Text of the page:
Style Sex & Relationships

Thursday 19 July 2018

Ask Brian: I think a trip to Ikea has ended my relationship

Our no-nonsense agony uncle gets straight to the point of your most pressing issues

Brian O'Reilly

Brian O'Reilly

Myself and my girlfriend moved in together at the start of the year.

It's only a rental, we don't own the place and it's all furnished.

We decided we'd go to Ikea to get a few bits to put our own touch to the place, but I think it's made me want to end things.

She literally asked me for my opinion on everything in the shop, only to overrule me and pick what she wanted anyway.

Why ask me if you're going to choose what you want anyway? I honestly don't care what she gets.

I know it seems stupid but if this is what she's like on something so small it should be warning bells for me?

Am I signing up to spending my entire life with someone who'll want to control everything?

 

Brian replies:

There are few things more testing for a relationship than a trip to Ikea.

You'll disagree, you'll argue and you'll insult each other. And that's only about where to park the car.

I don't think I'd judge your girlfriend too harshly for her controlling behaviour, Ikea changes people.

There are always bumps in the road when you move in with someone. The old cliche exists for a reason - you don't know someone until you live with them.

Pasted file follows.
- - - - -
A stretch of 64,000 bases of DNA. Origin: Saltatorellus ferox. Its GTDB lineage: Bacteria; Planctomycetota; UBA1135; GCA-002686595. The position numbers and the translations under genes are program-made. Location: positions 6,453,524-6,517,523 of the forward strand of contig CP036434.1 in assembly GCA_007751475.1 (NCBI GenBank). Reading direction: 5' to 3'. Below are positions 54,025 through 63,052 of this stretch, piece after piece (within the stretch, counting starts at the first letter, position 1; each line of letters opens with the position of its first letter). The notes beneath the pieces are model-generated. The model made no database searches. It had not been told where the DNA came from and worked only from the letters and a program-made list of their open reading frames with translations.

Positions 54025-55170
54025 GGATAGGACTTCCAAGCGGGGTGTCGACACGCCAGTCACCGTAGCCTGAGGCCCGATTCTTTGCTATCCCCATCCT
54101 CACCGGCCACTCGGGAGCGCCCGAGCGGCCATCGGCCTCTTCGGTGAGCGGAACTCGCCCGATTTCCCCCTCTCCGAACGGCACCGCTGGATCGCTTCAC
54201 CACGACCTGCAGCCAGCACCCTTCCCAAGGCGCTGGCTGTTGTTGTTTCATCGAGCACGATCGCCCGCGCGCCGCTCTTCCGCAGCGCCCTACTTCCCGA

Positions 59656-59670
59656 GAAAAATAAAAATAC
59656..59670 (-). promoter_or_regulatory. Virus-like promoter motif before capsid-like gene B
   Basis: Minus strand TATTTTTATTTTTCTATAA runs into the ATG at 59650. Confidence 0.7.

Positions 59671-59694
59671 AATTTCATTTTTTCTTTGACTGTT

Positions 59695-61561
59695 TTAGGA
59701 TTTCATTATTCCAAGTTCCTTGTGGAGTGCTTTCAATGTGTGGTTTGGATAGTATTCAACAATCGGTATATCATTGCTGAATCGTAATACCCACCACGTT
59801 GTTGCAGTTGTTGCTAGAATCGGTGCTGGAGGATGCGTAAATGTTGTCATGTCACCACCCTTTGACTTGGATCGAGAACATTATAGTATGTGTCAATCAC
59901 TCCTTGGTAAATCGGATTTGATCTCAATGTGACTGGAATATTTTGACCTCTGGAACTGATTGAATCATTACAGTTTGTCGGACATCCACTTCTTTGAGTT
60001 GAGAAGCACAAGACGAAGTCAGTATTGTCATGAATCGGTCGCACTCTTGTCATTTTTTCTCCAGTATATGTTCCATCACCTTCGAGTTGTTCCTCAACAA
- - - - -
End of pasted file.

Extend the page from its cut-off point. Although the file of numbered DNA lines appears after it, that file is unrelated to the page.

There will be new stresses and strains on the relationship that didn't exist before.

She obviously gives a lot of thought to what she wants in the house, you've said you don't care. There's a lot to be said for the skill of humouring people. The outcome will still be the same, but you won't feel the sense of frustration that your opinion has been rejected.

If it does genuinely bother you, you need to talk to her about it. Explain that it frustrates you that she asks for your opinion but then does what she wants regardless.

I wouldn't take her actions while furniture shopping to be those of a control freak. But if this extends to other areas of your life - if she tries to tell you when you can go out and who you can see for instance - then that would be a cause for concern.

Ikea is fantastic. But you will disagree about what to buy. You'll also disagree about how to put your flatpack shelves together. You'll have blazing rows about what that little wooden bit does and how far you twist that metal yoke. But this process teaches you crucial life skills for a relationship. Compromise, team work and reconciliation. 

And look, my best Ikea-related advice is grab yourself one of those king sized bag of Dimes at the check outs. You'll quickly forget any strife.

 

Do you have a problem you'd like some advice on? Email askbrian@independent.ie  to submit in confidence.

@Brian_O_Reilly

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